Review: Women of Owu by Femi Osofisan
Title: Women of Owu
Author: Osofisan, Femi
Length: 78 pages
Genre: Fiction, Play, History
Publisher / Year: University Press PLC, Ibadan / 2006
Source: Book Depository
Why I Read It: I heard about Osofisan somewhere and picked up this and Who’s Afraid of Solarin?.
Date Read: 03/03/11
This was the second play I’ve read this year, both of which were by Osofisan. Unfortunately I did not love this one as much, but I still found it very interesting. This play is an African retelling of Euripides’ The Trojan Women and I also suspect that I would have gotten a lot more from this play had I read the original.
As per the notes on the play, Owu was a city-state in the south of current Nigeria which was under siege for seven years by the combined armies of Ijebu and Ife, as well as mercenaries recruited from the Oyo refugees. The city was attacked under the guise of liberating a market from their control but in the end all men and children were murdered, women were taken as slaves, and the city was burned to the ground.
The play would be fantastic to see live, I’m sure, as it is not only a play but also full of music and dirges. These dirges are transcribed and translated in the back but as the author notes, ‘their essence is to be distilled more from the mood and atmosphere they create’ so simply reading the translated lyrics really doesn’t do them justice. Simply reading them and imagining them sung, especially as they fit in to the play itself, is still rather evocative and one can get a sense of what an experience the live play would be.
Although based on a play which was written so long ago, and based on events that happened over a hundred years ago, the events discussed still feel so current to our own times. I especially liked this quote found on page 8:
When the strong fight the weak, it’s called
A Libeartion War
To free the weak from oppression.
And similarly the following exchange on page 13:
Woman: Liars! You came, you said
To help free our people from a wicked king. Now,
After your liberation, here we are
With our spirits broken and our faces swollen
Waiting to be turned into whores and housemaids
In your towns. I too, I curse you!
Erelu: Savages! You claim to be more civilized than us
But did you have to carry out all this killing and carnage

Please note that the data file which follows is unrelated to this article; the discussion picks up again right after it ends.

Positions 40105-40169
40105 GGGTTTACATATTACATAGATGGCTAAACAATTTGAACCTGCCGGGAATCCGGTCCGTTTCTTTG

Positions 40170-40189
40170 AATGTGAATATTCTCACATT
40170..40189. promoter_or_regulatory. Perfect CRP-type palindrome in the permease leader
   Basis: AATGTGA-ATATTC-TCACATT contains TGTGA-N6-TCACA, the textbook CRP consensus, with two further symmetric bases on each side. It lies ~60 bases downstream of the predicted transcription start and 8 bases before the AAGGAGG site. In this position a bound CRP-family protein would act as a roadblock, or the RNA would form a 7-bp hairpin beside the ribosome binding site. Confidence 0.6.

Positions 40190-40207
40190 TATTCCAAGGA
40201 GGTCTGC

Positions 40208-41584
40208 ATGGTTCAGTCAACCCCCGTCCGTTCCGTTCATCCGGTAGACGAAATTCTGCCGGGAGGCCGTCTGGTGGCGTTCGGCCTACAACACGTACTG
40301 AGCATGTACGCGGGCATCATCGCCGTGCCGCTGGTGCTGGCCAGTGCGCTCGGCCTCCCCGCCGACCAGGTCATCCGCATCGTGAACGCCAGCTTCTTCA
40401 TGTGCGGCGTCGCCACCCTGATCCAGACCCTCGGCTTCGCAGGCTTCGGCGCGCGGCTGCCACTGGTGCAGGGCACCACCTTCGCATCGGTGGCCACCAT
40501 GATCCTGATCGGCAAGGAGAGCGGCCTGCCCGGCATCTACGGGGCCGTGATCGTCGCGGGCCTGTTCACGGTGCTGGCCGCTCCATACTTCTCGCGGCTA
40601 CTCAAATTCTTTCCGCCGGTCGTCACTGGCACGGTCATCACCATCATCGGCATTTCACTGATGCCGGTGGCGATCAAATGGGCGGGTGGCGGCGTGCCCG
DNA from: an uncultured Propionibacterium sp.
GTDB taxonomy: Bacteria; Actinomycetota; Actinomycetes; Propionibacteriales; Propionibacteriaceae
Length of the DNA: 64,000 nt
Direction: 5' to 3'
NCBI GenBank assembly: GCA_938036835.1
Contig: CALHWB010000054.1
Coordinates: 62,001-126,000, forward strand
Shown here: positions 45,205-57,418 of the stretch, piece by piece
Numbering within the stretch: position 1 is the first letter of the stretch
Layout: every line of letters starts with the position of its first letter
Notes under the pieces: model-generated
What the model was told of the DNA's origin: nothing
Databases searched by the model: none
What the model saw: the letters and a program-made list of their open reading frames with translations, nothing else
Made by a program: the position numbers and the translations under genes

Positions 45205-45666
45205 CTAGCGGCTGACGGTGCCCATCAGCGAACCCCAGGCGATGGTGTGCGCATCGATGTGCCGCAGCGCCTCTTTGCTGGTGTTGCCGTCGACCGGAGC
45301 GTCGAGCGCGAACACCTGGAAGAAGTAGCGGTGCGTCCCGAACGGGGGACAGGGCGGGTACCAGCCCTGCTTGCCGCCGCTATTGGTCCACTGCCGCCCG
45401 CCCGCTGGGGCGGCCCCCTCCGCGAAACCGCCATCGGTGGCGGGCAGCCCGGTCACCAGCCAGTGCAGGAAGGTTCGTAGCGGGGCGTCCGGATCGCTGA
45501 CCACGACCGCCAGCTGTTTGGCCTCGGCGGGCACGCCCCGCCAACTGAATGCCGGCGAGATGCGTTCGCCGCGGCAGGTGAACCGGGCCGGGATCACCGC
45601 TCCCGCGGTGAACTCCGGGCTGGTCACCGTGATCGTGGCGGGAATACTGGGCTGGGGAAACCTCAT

To show you are stronger than us? Did you
Have to plunge all these women here into mourning
Just to seize control over our famous Apomu market
Known all over for its uncommon merchandise?
Woman: No, Erulu, what are you saying?
Are you forgetting?
They do not want our market at all-
Woman: They are not interested in such petty things
Woman: Only in lofty, lofty ideas, like freedom-
Woman: Or human rights-
Woman: Bless the kindness which has rescued us
From tyranny in order to plunge us into slavery!
A rather long excerpt but one that many would still hold happens all the world over today. We still hear the same laments and curses!
There were also interesting discussions about who is really in charge of your destiny. Do the gods control everything? There is an interesting exchange where they simply create more and more war. Or is it men who are in control or their own fates and the gods not important? Both ideas are presented and differing characters hold differing views.
What bothered me was of course what sets the play in its ultimate comparison to Euripides’ play. Iyunloye is the Helen in this play and the situation where the other women are calling her out as an adulteress and she is bargaining for her rights is… well… slightly repugnant to me. The way it is portrayed is that one look at her and the Maye won’t be able to stick to his plan of punishing her. She is willy and tricky and seeks to control men through her looks. She has indeed been used as a bargaining chip by both sides and is equally blamed by both sides. It really didn’t seem all that fair to me!
A lot to think on in this play that I really haven’t even touched. Definitely worth reading and I would recommend it to all.